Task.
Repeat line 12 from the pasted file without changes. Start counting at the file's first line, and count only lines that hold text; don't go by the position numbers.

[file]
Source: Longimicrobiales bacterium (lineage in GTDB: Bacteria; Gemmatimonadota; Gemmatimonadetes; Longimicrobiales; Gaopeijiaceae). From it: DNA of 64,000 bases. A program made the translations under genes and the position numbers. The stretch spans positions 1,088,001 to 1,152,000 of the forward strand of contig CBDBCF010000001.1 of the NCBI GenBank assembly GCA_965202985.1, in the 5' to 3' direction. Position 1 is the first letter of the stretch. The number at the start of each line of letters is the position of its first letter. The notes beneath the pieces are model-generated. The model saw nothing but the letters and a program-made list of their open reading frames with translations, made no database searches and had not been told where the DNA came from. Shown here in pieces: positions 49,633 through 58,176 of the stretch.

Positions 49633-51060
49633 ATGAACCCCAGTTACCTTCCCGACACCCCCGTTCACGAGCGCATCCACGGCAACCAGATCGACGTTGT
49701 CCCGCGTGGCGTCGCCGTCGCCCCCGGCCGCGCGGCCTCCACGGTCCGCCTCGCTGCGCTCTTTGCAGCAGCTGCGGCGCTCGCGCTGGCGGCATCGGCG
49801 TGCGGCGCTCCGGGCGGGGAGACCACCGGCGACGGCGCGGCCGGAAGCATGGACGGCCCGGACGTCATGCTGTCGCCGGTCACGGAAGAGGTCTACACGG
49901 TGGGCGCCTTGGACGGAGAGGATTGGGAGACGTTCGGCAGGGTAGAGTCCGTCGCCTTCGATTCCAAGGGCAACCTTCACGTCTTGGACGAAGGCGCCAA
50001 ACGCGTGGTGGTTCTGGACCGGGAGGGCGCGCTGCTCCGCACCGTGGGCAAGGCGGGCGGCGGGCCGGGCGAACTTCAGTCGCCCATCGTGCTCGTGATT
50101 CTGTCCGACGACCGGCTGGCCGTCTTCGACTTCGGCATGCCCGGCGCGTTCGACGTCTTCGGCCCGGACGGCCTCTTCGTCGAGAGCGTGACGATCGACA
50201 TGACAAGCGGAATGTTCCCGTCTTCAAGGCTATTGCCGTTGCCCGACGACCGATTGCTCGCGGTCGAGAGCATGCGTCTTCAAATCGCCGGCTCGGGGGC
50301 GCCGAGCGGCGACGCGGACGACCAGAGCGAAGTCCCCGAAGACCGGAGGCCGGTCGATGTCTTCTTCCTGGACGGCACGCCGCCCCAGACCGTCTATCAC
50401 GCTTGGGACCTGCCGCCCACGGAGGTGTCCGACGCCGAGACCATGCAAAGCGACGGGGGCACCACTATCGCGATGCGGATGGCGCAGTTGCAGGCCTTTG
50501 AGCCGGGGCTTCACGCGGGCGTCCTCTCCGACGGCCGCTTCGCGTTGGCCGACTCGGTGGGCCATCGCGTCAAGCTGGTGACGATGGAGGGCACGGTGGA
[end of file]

50501 AGCCGGGGCTTCACGCGGGCGTCCTCTCCGACGGCCGCTTCGCGTTGGCCGACTCGGTGGGCCATCGCGTCAAGCTGGTGACGATGGAGGGCACGGTGGA